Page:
JACK'S INSIGHTS: Change, and what comes with it

 Jack Whittier, director UNL Panhandle Extension District and Panhandle Research and Extension Center

A few years ago, I attended a wedding reception where an acquaintance from my old college days also happened to be. We were there since we both knew the family of the bride. Realizing we had not seen each other in about 35 years, it took both of us a minute to place the other. As he looked at me, still trying to place just who I was, and recognizing how we had both changed, he said, “You’ve grown out of your hair!” And he was right, I had changed, and so had he.

My insight this month is about “change” and what comes with it. Last week I was in Lincoln, meeting with what is called the “Extension Leadership Team.” Chuck Hibberd, Dean of Nebraska Extension, brought this group together to discuss a key question, “Modern Extension – what is it?”

Chuck began by telling a story about “the old days” of Extension in Nebraska.  During his time as a young extension intern, a well-known county agent in Nebraska (we call these extension professionals extension educators nowadays) named Harold Stephens had developed a method to count the number of interactions he had with people who came to the Extension Office for information. 

As an inventive “ag guy,” Harold attached a bale counter to the front door of the Extension Office, the same apparatus on a small square hay baler which advances to count the bales each time the knotter trips to tie off a new bale of hay. Harold’s logic was that by knowing the number of times the front door of the office opened, he could measure the number of people his office had served in a given time period.  I thought this was a very ingenious approach to measuring extension’s impact.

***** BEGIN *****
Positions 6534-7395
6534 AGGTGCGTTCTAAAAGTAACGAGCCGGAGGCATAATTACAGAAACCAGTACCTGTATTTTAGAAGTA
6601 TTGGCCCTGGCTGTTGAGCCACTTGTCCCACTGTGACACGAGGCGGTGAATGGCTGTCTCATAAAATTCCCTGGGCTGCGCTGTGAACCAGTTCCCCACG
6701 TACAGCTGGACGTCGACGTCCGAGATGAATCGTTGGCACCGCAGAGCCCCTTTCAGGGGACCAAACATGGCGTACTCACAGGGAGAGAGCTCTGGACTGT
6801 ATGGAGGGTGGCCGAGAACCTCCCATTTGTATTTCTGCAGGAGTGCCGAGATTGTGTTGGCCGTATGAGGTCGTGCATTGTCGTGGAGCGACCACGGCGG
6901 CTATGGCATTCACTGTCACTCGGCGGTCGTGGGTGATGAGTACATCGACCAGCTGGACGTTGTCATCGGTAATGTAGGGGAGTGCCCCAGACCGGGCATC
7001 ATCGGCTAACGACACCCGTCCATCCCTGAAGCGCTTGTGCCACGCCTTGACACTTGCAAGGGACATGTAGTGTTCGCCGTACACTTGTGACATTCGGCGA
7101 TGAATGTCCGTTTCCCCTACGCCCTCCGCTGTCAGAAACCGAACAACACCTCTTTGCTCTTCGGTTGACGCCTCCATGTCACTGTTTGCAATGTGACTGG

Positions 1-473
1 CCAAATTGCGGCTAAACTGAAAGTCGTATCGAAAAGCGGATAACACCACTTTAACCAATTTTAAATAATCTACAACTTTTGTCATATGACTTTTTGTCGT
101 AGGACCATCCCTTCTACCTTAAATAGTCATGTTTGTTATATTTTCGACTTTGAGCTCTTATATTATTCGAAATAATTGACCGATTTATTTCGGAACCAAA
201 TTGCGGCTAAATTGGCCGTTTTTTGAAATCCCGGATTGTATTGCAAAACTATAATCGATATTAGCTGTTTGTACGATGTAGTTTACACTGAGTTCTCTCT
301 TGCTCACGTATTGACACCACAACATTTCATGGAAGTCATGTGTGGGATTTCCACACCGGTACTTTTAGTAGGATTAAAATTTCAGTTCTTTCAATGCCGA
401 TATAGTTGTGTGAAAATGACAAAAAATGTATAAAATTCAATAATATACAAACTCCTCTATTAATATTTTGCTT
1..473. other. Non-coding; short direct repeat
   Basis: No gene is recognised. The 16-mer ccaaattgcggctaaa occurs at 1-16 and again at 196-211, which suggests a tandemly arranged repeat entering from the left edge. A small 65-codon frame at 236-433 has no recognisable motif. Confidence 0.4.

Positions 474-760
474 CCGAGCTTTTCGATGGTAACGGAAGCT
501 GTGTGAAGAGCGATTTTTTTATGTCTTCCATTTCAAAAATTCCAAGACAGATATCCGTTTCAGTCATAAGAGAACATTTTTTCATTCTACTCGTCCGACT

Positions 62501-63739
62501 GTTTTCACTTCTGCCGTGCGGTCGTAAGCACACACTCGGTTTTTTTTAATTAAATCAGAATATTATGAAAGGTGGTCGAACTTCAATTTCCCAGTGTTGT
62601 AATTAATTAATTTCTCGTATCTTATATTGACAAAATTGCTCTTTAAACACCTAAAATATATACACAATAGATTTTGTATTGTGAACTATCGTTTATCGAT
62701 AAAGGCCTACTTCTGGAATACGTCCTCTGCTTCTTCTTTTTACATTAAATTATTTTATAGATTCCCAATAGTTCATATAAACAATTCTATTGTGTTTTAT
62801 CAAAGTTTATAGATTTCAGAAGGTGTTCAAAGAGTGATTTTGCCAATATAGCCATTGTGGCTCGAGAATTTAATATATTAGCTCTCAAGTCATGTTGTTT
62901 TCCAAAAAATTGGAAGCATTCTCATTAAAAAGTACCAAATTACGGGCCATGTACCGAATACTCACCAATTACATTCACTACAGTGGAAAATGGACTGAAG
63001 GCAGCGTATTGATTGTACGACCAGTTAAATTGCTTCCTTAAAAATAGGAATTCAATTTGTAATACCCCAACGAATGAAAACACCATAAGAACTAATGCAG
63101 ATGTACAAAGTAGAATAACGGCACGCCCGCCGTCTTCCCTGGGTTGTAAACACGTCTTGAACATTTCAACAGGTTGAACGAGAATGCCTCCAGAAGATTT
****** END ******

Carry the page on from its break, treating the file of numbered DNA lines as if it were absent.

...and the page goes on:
There has been much change (there’s that change word again) in all of our lives as to how we obtain information since “the old days”, regardless of what walk of life we are in. And change continues at a rapid pace. My wife reminded me that this year the world is celebrating 50 years since the invention of the internet. What a change that invention has brought to our lives! It has certainly changed how we access information.

So back to the question Chuck posed, “Modern Extension – what is it?”  In our discussion of this question, one of my colleagues in the meeting made the observation that today, as extension professionals, we must add more value to the learners we serve than a Google search provides them.  Modern Extension professionals must also add a research-based interpretation and something I call “human wisdom” to the response to any given question, if we are going to add more value than Google. I thought this statement was insightful, and important, if Extension is to remain viable in the internet and smart-phone world of today.

The other thing this colleague pointed out was that today there are many doors to the Extension Office for people to find information and answers, not only the door Harold Stephens used the bale counter on. In fact, the foot traffic into most Extension Offices today is only a fraction of what it was in “the old days.” However, doors like email, text messages, apps and podcasts now provide new ways to access and distribute information and solutions from Nebraska Extension.

As the Extension Leadership Team continued to discuss the question of Modern Extension, numerous ideas, modifications and insights were developed to assure that the Extension arm of “the people’s university – your university” remains a viable source of solutions and support to you as our users.

So, my point is that change is inevitable, and it is critical to both the learner and the teacher that a good dose of “human wisdom” is part of the learning and problem-solving objective, whether it be at the Nebraska Extension office, or otherwise. There is only so much digital electronics can do; the human element is still key. Have a great month, and be thankful for all the blessings we have in this modern world of change.

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